MARY LOUISE KELLY, HOST:
To another story now, stock markets here in the U.S. and in Europe tumbled today out of concerns about the coronavirus disease, known as COVID-19. It has now spread to 30 countries. Public health officials in Iran, in Italy and South Korea in particular are struggling to contain the disease that began in China. The World Health Organization says it is deeply concerned but that the outbreak is not a pandemic yet, and there are encouraging trends, as NPR science correspondent Richard Harris reports.
RICHARD HARRIS, BYLINE: The most hopeful news is that the epidemic in China appears to have plateaued in late January and is continuing on a good trajectory. Dr. Bruce Aylward just completed a World Health Organization trip to China with a scientific delegation, and he says there's no doubt in his mind that the trend is real. Speaking at a news conference in Beijing, he said just yesterday he'd spoken to a researcher in Wuhan who is testing potential drugs to treat COVID-19.
BRUCE AYLWARD: And when I asked him what challenge they're finding in trying to implement the trial, he said the single biggest one is recruiting new patients into the trial because of the drop in cases.
HARRIS: That's a good kind of problem. The message from China is that it's not hopeless, he says. It is possible to control this disease.
AYLWARD: Now we're starting to see countries like Italy take extremely aggressive actions. What China has demonstrated is you have to do this, and if you do it, you can save lives and prevent thousands of cases of what is a very difficult disease.
HARRIS: What succeeded is getting the public's full cooperation to do the simplest tasks.
AYLWARD: Believe it or not, the most valuable thing the whole population can do is wash its hands continually.
HARRIS: Also, avoid crowds as you'd find in schools and other large gatherings. Restricting travel is not on Aylward's list of useful actions.
AYLWARD: You don't have to lock down cities is the big message from China, in fact.
HARRIS: The WHO's scientific delegation's task was to learn what worked in China and spread that word to the rest of the world, but even during their brief trip, the disease was making serious inroads in South Korea, Iran and Italy.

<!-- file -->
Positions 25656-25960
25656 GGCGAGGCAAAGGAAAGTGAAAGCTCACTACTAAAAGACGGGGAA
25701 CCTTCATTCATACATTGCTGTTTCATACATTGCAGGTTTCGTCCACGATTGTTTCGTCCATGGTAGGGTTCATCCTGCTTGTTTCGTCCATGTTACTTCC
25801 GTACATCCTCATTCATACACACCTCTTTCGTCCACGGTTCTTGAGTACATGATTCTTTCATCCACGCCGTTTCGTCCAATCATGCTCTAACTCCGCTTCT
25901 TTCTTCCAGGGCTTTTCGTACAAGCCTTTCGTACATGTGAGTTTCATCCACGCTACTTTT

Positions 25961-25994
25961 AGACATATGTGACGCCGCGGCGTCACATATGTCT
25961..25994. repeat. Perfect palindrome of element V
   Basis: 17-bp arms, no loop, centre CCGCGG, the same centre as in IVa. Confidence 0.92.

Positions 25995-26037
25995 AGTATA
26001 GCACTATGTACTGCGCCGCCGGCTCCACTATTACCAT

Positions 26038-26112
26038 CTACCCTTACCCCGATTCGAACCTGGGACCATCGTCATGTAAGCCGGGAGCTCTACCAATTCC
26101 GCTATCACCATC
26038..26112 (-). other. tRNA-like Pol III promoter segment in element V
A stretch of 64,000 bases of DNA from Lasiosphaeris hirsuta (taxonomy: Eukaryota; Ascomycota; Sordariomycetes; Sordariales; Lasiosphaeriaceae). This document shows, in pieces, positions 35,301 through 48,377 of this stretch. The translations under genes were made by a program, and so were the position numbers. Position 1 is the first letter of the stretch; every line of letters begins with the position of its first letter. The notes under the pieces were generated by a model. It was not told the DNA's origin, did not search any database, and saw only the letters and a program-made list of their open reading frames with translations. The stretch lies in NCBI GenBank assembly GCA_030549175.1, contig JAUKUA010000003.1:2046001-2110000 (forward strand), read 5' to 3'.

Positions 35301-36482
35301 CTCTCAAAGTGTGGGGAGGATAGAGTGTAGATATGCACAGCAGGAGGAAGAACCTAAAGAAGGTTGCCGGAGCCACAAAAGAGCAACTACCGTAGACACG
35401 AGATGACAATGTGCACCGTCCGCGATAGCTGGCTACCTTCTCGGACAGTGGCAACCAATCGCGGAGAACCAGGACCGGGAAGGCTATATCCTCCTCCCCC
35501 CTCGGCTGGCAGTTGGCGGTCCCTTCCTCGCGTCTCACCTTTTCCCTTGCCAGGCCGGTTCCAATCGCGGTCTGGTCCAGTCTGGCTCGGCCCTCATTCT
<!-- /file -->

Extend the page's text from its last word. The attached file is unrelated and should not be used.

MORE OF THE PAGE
(SOUNDBITE OF ARCHIVED RECORDING)
TEDROS ADHANOM GHEBREYESUS: There is a lot of speculation about whether this increase means that this epidemic has now become a pandemic.
HARRIS: WHO director-general Tedros Adhanom Ghebreyesus says the label isn't simply whether a disease is on multiple continents but whether it's out of control and doing significant damage.
(SOUNDBITE OF ARCHIVED RECORDING)
GHEBREYESUS: Does this virus have pandemic potential? Absolutely, it has. Are we there yet? From our assessment, not yet.
HARRIS: There is still time for countries to get in front of it. The WHO's top priorities are to protect health care workers, to protect vulnerable people such as those who are sick and elderly and to protect vulnerable countries. Dr. Michael Ryan at the WHO says even the advanced nations of Europe have work to do since their hospitals are pretty full these days with flu patients. Those beds might be needed for coronavirus patients.
MICHAEL RYAN: Even now, slowing down the virus spreading in Europe in order for the flu season to end will free up significant capacity of the health system. So even slowing down the virus by a month or six weeks has a massive positive benefit to the system.
HARRIS: Health officials in the United States know that they can't count on identifying every single new case immediately and isolating those patients, so they're also thinking about containment measures, like school closings, that helped beat back the disease in China.
Richard Harris, NPR News.
NPR transcripts are created on a rush deadline by an NPR contractor. This text may not be in its final form and may be updated or revised in the future. Accuracy and availability may vary. The authoritative record of NPR’s programming is the audio record.